The dark, leafy nutritional darling is getting some bad press. What’s a kale lover to do? (Photo: Getty Images)
It’s hard to find a vegetable more touted than kale. Beloved by health experts for its nutritional punch and chefs for its versatility (Kale salads! Kale smoothies! Kale soup!), kale has rocketed to the top of the good-for-you food list in the last year.
Which is why it’s not all that shocking that the dark leafy green has taken a few public hits in recent months. A New York Times article from January 2014 kicked off kale paranoia, linking kale consumption to hypothyroidism. Follow-ups abounded, and soon enough kale was taking hits for causing everything from kidney stones to arthritis troubles.
Months later, news of a potential kale shortage shook consumers—and an outpouring of concern revealed just how deep our allegiance to kale lies. It’s for good reason: A serving of kale (one cup, chopped) provides 134% of your daily vitamin C, 133% of daily vitamin A, and a whopping 1180% of your daily vitamin K. It’s a solid source of plant protein (2.9 grams per serving) and adds easy greenage to meals.
Kale’s benefits have made it into a culinary superstar, which some worry is leading to overconsumption—and negative results.
The Great Kale Debate
So should you cut kale out of your 2015 diet? Not so fast, says Keri Glassman, MS, RD, CDN, founder of Nutritious Life. “I think kale is here to stay,” Glassman tells Yahoo Health. “You may see a little less hype and excitement over it, and other veggies like collard greens will certainly make their mark, but kale is not going anywhere.” As for health concerns, the risk is minimal for most consumers. “If you’re eating a balanced diet, not overconsuming food in general, and eating a variety of greens, fruit, nuts and seeds, and lean protein, you shouldn’t have to worry about hypothyroidism,“ says Glassman.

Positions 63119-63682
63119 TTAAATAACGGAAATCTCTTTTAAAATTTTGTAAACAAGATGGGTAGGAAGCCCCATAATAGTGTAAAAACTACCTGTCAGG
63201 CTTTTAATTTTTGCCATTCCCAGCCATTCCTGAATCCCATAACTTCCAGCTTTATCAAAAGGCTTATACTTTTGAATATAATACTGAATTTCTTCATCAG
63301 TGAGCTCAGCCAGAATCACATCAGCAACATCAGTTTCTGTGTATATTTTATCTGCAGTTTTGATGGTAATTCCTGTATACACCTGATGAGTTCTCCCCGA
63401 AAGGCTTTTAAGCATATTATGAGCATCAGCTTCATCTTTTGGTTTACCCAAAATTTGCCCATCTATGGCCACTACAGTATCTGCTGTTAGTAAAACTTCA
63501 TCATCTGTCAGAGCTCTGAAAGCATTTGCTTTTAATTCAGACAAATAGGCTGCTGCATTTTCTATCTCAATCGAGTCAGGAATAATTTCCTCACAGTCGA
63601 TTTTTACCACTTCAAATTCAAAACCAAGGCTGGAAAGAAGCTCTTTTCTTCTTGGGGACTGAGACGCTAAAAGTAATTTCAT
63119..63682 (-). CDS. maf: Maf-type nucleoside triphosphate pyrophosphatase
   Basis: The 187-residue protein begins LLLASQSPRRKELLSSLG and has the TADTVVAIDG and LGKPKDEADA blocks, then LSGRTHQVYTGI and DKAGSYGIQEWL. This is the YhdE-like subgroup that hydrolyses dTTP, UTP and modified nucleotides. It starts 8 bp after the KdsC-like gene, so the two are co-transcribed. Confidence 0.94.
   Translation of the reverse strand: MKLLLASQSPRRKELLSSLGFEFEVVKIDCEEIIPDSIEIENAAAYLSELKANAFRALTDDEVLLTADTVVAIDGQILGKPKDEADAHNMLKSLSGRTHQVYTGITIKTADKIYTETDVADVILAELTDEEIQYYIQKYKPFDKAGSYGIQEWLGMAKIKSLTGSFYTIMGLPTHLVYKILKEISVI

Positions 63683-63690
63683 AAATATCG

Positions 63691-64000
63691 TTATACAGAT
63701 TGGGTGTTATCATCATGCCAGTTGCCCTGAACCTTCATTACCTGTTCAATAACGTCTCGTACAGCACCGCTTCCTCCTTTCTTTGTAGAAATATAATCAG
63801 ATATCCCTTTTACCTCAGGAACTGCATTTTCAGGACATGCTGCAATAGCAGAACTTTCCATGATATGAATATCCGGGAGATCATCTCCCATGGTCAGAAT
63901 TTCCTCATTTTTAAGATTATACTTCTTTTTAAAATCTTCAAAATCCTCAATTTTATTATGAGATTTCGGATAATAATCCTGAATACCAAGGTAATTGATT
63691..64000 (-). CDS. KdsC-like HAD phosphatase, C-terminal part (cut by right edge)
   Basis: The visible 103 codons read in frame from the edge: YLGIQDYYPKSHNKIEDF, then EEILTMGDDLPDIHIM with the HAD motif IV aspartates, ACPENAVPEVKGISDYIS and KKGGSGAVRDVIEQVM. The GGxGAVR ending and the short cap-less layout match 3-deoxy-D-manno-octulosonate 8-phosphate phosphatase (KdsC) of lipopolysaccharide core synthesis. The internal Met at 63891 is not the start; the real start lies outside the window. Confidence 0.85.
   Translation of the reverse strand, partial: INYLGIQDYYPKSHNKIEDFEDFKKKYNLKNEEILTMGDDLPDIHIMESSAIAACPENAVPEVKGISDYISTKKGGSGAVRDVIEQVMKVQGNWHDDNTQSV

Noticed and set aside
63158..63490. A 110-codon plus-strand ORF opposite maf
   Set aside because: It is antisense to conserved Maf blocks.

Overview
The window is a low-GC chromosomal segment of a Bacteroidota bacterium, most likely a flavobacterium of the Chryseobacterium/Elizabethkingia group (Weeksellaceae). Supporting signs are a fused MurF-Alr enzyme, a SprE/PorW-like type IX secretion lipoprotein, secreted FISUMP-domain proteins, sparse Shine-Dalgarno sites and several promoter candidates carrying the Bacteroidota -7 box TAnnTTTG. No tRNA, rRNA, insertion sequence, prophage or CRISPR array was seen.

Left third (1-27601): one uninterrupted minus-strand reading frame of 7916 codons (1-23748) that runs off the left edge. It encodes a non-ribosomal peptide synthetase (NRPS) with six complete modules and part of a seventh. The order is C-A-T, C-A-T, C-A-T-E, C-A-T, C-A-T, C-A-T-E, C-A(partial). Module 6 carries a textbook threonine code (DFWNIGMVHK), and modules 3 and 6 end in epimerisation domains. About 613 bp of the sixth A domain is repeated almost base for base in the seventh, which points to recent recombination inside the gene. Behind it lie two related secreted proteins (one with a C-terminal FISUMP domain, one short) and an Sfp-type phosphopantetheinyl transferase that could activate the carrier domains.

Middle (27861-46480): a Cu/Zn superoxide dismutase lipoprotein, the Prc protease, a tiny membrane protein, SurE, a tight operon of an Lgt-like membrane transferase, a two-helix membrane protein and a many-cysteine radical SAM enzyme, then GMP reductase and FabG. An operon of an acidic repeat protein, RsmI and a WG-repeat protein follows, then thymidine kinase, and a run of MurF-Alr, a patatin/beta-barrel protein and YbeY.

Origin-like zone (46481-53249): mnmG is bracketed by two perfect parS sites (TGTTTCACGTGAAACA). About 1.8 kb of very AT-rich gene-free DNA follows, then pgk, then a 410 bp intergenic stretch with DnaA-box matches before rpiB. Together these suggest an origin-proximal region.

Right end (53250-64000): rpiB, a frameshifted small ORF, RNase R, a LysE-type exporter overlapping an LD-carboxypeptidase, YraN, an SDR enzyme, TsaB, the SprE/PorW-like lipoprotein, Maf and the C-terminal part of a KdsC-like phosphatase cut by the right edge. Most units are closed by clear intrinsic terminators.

Related: 15 Foods To Add To Your Diet In 2015
Kristin Kirkpatrick, RD, the manager of nutrition services at Cleveland Clinic Wellness Institute, agrees. “Much of the backlash has come about due to concerns about the effects kale may have on thyroid function, but the fact is, our lack of vegetable consumption in the United States is far more important,” Kirkpatrick tells Yahoo Health. ”Vegetables are one of the best ways to fight against cancer and mortality—if you love kale, and you previously were not a vegetable lover, keep eating it. “
How To Move Forward
If the negative press still has you second-guessing, try choosing cooked kale over raw: “While kale may affect the thyroid due to the goitrogens it contains, this effect may be decreased with cooking,” says Kirkpatrick. If raw veggies are more your speed, make sure to mix up your greens, choosing foods like cucumbers and zucchini, or green herbs like parsley and mint (For more ideas, check out these superfoods that are healthier than kale).
Still can’t let go of kale? Glassman suggests minimizing other thyroid-impacting foods like Brussels sprouts, cabbage, and broccoli, to make room for more kale in your diet.
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